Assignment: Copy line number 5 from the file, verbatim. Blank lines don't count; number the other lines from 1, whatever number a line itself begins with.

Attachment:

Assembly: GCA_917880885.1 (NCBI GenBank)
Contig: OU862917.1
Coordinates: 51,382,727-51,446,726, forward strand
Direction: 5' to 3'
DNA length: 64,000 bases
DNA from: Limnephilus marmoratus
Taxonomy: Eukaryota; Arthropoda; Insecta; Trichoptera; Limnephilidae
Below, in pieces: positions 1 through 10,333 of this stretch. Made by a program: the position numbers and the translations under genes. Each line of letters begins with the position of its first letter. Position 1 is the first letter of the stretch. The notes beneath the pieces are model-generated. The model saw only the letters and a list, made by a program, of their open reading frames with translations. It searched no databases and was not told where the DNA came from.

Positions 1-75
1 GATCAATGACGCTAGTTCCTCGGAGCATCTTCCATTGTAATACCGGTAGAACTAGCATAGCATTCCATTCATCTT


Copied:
DNA length: 64,000 bases